Take the 2-minute tour ×
English Language & Usage Stack Exchange is a question and answer site for linguists, etymologists, and serious English language enthusiasts. It's 100% free, no registration required.

How does one properly use i.e. in a sentence? I'm not referring to Internet Explorer.

share|improve this question
4  
There are some good answers below, but you also might want to consider not using it and writing "that is" instead. It's just confusing otherwise. –  Peter Eisentraut Aug 12 '10 at 21:19
6  
Ah I thought IE as in Internet Explorer –  Midhat Aug 13 '10 at 3:46
4  
@Midhat ha! Based on what I learned below, you could say that as "Ah I thought IE i.e. Internet Explorer" :-) –  7wp Aug 13 '10 at 5:34
4  
Consider changing the title to say "id est" or "i.e." It'll minimize the confusion a bit. –  Jagd Aug 13 '10 at 5:58
5  
"My browser, IE, has crashed 25 times today." –  JohnFx Aug 13 '10 at 6:42
show 3 more comments

4 Answers

up vote 11 down vote accepted

I assume you are referring to the common abbreviation for the Latin id est, which is commonly translated as "that is to say". So, think of the English when you would use it, i.e. when you're about to write i.e. think to yourself "that is to say".

See how I did that? As to the stylistic issue, I would always do it as I did above: lower case, periods in place. A common variant is ie. instead of i.e..

Contrast with e.g. which is from the Latin exempli gratia meaning "for example." One can construct sentences where either one is acceptable, but usually just contemplating the English meaning of each and picking the best fit is the way to go.

If you're referring to Internet Explorer, just say Internet Explorer.

share|improve this answer
2  
Or "Infernal Exploder". –  user362 Aug 13 '10 at 12:54
add comment

i.e. is an abbreviation for the Latin "id est", meaning "that is" (or more loosely, "in other words"). Its English usage follows precisely as such. The abbreviation is simply used to signal that the following phrase is another way of expressing the preceding phrase.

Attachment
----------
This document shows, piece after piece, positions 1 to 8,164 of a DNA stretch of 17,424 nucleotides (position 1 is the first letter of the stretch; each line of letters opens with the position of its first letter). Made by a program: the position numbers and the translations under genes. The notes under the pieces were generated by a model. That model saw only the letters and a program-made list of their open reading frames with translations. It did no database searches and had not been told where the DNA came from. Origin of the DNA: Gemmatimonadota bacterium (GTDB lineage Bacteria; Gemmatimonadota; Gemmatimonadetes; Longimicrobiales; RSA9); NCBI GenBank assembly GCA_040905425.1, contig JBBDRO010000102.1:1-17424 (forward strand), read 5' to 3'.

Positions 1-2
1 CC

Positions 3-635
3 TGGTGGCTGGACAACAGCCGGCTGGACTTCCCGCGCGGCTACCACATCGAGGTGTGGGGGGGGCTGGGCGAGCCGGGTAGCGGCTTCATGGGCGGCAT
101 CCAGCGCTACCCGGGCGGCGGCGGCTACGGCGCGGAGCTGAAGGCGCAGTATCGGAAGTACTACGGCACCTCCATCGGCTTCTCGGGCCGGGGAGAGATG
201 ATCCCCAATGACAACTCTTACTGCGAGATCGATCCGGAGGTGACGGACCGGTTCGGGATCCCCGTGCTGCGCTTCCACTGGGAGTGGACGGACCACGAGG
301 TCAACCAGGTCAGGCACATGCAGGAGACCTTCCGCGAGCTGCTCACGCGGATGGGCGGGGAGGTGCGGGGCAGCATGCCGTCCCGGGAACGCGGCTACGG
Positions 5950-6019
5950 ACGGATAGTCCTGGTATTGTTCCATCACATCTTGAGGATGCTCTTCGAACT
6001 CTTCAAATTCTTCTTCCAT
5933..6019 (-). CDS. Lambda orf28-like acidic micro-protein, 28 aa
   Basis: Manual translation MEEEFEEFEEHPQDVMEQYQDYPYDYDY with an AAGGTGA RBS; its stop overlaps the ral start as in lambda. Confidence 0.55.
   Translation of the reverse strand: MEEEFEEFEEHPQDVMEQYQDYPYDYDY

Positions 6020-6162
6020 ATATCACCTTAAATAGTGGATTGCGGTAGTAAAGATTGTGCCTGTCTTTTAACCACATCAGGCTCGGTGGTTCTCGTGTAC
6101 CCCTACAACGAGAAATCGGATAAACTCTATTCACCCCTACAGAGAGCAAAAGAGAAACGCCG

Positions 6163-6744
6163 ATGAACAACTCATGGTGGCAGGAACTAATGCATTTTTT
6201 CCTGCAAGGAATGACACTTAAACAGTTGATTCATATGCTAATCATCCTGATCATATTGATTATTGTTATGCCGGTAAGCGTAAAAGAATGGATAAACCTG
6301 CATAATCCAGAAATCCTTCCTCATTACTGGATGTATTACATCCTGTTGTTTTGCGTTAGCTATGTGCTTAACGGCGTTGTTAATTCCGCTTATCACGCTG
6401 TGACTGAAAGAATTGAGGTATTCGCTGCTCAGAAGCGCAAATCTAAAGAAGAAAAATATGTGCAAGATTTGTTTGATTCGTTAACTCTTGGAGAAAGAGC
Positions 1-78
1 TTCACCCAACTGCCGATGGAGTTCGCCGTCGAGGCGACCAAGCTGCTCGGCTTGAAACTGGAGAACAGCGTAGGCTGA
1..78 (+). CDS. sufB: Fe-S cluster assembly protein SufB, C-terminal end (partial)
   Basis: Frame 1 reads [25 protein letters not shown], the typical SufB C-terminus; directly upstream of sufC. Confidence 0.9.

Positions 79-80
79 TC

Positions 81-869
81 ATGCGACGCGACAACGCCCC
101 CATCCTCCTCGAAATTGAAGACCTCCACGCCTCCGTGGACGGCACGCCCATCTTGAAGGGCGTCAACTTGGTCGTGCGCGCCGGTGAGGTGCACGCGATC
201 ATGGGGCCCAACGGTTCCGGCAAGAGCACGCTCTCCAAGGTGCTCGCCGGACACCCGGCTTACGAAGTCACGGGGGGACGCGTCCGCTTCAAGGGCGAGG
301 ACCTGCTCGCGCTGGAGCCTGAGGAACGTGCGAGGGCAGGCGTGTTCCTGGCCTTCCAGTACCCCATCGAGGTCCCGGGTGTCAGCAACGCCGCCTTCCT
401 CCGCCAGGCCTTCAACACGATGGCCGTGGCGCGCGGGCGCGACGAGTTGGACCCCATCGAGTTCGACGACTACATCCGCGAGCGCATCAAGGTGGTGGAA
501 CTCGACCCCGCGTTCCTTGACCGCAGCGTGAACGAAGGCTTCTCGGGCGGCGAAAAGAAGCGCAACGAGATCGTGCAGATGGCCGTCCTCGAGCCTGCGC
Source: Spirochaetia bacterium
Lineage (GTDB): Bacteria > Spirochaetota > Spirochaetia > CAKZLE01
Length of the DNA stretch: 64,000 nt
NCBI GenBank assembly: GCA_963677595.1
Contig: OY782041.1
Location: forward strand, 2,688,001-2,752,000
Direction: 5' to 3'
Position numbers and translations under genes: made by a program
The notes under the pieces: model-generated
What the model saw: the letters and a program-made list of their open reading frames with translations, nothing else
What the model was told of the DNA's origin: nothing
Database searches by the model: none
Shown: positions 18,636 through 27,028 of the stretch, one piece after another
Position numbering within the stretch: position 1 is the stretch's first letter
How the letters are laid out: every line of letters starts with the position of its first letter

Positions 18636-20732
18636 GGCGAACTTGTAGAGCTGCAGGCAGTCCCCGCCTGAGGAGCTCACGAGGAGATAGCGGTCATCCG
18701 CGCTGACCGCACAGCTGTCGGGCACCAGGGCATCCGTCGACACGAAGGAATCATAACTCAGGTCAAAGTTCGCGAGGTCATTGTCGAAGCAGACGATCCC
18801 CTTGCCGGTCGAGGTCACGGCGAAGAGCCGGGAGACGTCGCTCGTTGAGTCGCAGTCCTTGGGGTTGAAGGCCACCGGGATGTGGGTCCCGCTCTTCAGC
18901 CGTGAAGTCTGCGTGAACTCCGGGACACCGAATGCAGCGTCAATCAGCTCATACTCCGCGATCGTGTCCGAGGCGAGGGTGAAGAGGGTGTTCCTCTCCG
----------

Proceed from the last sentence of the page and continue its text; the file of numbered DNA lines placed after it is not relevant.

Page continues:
(Note: i.e. is often misused to indicate an example; this is incorrect. Always use e.g. in that case.)

share|improve this answer
    
"It's English usage"????? –  delete Aug 13 '10 at 2:36
2  
Me fail English? That's unpossible! –  jathanism Aug 13 '10 at 3:43
    
@Shinto: Oops, typo! 'Twas late. –  Noldorin Aug 13 '10 at 9:02
add comment

via http://theoatmeal.com/comics/ie

Ever done this?

"When eating a squirrel taco, Bigfoot always adds extra condiments, i.e., ranch dressing"

This is wrong!

I.e. is an abbreviation of a latin phrase meaning "that is." It's not used for listing examples; it's used for clarifying a statement. Think of it as "in essence" or "in other words." By using it above we're declaring that ranch dressing is the only condiment in existence, which is false.

In the previous example, we should have used e.g., which means "for example."

For example:

"The best way to take out a unicorn is with a Claymore, i.e., a directional mine which explodes shrapnel into a designated kill zone."

Another example:

"Eating a squirrel taco without any ranch dressing is like playing leapfrog with a unicorn, i.e. a very bad idea."

share|improve this answer
2  
argh you beat me to it! full link here: theoatmeal.com/comics/ie –  Jin Aug 12 '10 at 21:15
    
Hah. Nice comic there... though it does sort of ruin the readability of the page. –  Noldorin Aug 12 '10 at 21:16
    
I couldn't resist... I thought the reference to unicorns was quite funny. –  7wp Aug 12 '10 at 21:18
2  
reformatted for plain text searchability and readability –  Jeff Atwood Aug 13 '10 at 2:34
1  
You may want to add that "i.e." stands for "id est", which means "that is". –  Vincent McNabb Aug 13 '10 at 4:11
show 3 more comments

If you're referring to Internet Explorer, depending on the context you may have to indicate that it stands for that.

If you're referring to id est, i.e. "i.e.", The Oatmeal has just published a comic on that.

In all seriousness though, you use it to mean 'that is' or 'in other words' or 'in essence'. When you're explaining something, you use i.e. or its synonymous English phrases when you are about to express the explanation in different terms, as a means of clarity for instance.

share|improve this answer
add comment

protected by Thursagen Aug 24 '11 at 10:40

Thank you for your interest in this question. Because it has attracted low-quality answers, posting an answer now requires 10 reputation on this site.

Would you like to answer one of these unanswered questions instead?

Not the answer you're looking for? Browse other questions tagged or ask your own question.